It’s right down to the wire. The Utica Comets have just one game remaining in their 2016-17 season, and they’re currently sitting outside of a playoff – but that doesn’t mean their season has to end tomorrow after completing their 76th game.
There are a few different scenarios in which they can still make it, and unfortunately they need help in each one of them. With some inconsistent play of late, the Comets have put themselves in a position where they will not only need to gain at least a point in their final game, but they’ll need other teams to lose as well.
Here’s the situation as it stands now:
In case you weren’t aware, the AHL (unknowingly) did the Comets a huge favour in the offseason by changing the Calder Cup Playoff qualification rules so that the top four teams in each division make the cut, rather the wild card/crossover rules that determined the lower seeds in previous years.
This has turned out to hilariously foolish this season, as the top team in the North Division of the Eastern Conference (the Toronto Marlies) have fewer points (89) than the 5th place team in the Atlantic Division (currently the Bridgeport Sound Tigers), who will thus miss the playoffs despite having three more points than the Atlantic’s best team. They’re not going to be happy about that.
Anyway, today’s 5-4 win over the Hartford Wolf Pack, in conjunction with St. John’s losing 5-3 to Toronto, and Albany losing 5-4 to Rochester, the Comets are now one point back of St. John’s and two points back of Albany, with all three teams set to play their final games tomorrow.
Both Albany and St. John’s will play rematches of the games they played (and lost) tonight, while Utica will play their final game on the road against Syracuse. The tie breaking procedure between a pair of teams works like this:
Between two teams:
a) percentage of games won (excluding shootout wins)
b) points in season series between teams
c) goal differential
d) goals scored in season series between teams
e) intra-conference points percentage
Looking at the first rule, we’ll see that catching Albany is already out of the question. Albany currently has 35 Regulation-or-Overtime-Wins (ROW’s), while the Comets got their 33rd tonight. Even if they win tomorrow, tying Albany in points, they’ll still be behind in ROW’s. So whatever Albany does tomorrow doesn’t matter to us.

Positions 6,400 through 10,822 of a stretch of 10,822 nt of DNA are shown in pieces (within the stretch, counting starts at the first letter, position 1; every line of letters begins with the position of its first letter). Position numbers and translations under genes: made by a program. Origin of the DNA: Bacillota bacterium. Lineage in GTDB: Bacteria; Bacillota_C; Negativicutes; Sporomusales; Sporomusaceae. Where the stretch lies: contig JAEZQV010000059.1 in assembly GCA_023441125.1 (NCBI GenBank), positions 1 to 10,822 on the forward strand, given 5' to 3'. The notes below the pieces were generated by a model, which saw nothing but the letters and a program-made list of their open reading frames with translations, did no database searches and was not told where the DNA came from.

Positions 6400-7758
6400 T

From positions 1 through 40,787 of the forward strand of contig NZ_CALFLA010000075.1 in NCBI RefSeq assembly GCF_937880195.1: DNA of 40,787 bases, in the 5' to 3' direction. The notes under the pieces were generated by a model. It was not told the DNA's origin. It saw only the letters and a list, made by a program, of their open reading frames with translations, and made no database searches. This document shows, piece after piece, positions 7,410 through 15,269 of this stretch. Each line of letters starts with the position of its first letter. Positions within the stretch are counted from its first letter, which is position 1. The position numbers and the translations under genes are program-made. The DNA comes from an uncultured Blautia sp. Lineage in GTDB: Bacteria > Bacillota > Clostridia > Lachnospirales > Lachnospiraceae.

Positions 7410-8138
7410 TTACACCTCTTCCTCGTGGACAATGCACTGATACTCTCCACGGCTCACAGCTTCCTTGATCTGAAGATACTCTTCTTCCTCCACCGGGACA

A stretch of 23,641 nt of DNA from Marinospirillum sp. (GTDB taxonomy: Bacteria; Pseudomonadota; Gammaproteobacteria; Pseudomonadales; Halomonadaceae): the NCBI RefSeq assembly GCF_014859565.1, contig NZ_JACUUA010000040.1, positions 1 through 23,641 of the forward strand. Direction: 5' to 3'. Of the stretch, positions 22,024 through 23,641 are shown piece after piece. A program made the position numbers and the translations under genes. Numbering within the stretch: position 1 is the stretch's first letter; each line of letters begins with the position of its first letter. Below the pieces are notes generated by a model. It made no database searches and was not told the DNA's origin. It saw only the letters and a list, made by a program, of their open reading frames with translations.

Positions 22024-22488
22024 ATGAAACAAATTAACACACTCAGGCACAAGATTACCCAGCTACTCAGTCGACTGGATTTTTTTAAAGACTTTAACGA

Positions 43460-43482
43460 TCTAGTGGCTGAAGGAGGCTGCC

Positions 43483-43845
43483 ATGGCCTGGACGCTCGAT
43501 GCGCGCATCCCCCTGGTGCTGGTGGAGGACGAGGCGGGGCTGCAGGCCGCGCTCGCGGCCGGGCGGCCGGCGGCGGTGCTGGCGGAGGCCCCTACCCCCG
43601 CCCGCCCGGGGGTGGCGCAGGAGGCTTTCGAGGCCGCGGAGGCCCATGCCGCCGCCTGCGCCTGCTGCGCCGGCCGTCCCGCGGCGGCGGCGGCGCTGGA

The St. John’s Ice Caps however, despite being one point up on Utica, has one fewer ROW. That means that Utica only has to tie them in points to pass them in the standings. That opens up a few more possibilities.
First, if St. John’s loses their game tomorrow against the superior Marlies in regulation, the Comets need only one point to lock in the final playoff spot. Winning would certainly be ideal, but keeping the game going past 60 minutes of regulation time would also do the trick.
Alternatively, if St. John’s losing in overtime or a shootout and gains one point against the Marlies, the Comets can still make the playoffs by winning their game against Syracuse tomorrow – regulation, overtime, or shootout wins would all suffice, as they’re already covered in the ROW department.
The long and short of it is this: Utica will make the playoffs as long as they get at least one more point than St. John’s tomorrow.
As for the Comets’ matchup tomorrow, it won’t be an easy game. The Crunch have taken seven of the 11 games in the season series, with all but one game ending in regulation (a shootout win for Syracuse being the outlier). During the most recent game between the two clubs (just last Wednesday), Utica got lit up, losing 7-2 on home ice.
The addition of Nikolay Goldobin has proved highly beneficial, as Goldy put up two goals today in the season’s penultimate contest, playing on a line with Utica’s two leading scorers, Curtis Valk and Darren Archibald. Valk and Archibald each assisted on Goldobin’s two goals, while Archibald also added a goal of his own.
It would stand to reason that the Comets could have used Goldobin’s offence earlier, considering that they’ve put a premium on having Utica make the playoffs, to the extent that they wouldn’t call anyone up even when tasked with playing with 11 (or even 10) forwards for the last couple of weeks.
On the flip side, seeing what Goldobin could do at the NHL level was probably the smarter play, and he’s likely better off with the boost of confidence gained by scoring in each of his last two NHL games, both with playing with the Sedin twins.
The Comets will be hoping that Goldobin has more to add tomorrow – and they’ll also be needing a little luck in the way of a St. John’s loss, which leads me to one last note: The Crunch are a single point behind the Marlies in the standings, which means that the conditions that would lead to Utica making the playoffs (a Toronto win and the Comets taking at least a point from the Crunch) would also guarantee a first round matchup between Toronto and Utica, which could prove very interesting.
If everything falls their way, they’ll be headed to the playoffs, which should be of great benefit to the likes of Goldobin and other Canucks prospects like Thatcher Demko, Jake Virtanen, Jordan Subban, and Evan McEneny.